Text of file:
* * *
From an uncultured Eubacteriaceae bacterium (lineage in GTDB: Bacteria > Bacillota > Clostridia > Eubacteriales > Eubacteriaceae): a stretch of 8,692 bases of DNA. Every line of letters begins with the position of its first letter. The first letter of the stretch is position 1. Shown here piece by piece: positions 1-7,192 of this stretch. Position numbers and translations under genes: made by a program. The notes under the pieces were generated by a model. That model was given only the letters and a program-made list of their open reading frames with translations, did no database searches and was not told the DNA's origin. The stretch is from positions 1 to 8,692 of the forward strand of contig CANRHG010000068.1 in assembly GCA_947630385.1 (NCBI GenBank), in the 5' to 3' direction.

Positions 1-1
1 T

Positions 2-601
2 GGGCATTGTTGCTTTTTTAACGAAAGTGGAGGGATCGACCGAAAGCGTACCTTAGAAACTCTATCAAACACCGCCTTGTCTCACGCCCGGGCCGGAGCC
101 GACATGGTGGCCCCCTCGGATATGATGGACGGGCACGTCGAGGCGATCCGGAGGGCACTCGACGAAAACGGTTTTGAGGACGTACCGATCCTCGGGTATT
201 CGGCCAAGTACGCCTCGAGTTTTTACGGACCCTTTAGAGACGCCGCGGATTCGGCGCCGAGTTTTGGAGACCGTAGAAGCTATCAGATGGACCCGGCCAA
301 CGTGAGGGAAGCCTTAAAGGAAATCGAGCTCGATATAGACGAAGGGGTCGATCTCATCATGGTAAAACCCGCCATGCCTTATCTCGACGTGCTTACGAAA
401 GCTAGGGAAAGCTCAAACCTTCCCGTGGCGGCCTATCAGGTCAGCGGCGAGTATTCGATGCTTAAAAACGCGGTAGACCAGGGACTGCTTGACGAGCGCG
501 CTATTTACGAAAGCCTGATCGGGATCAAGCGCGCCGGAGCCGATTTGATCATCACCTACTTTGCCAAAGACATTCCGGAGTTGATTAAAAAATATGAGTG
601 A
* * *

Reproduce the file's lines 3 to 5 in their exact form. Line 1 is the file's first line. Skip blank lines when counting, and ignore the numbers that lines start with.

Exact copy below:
1 T

Positions 2-601
2 GGGCATTGTTGCTTTTTTAACGAAAGTGGAGGGATCGACCGAAAGCGTACCTTAGAAACTCTATCAAACACCGCCTTGTCTCACGCCCGGGCCGGAGCC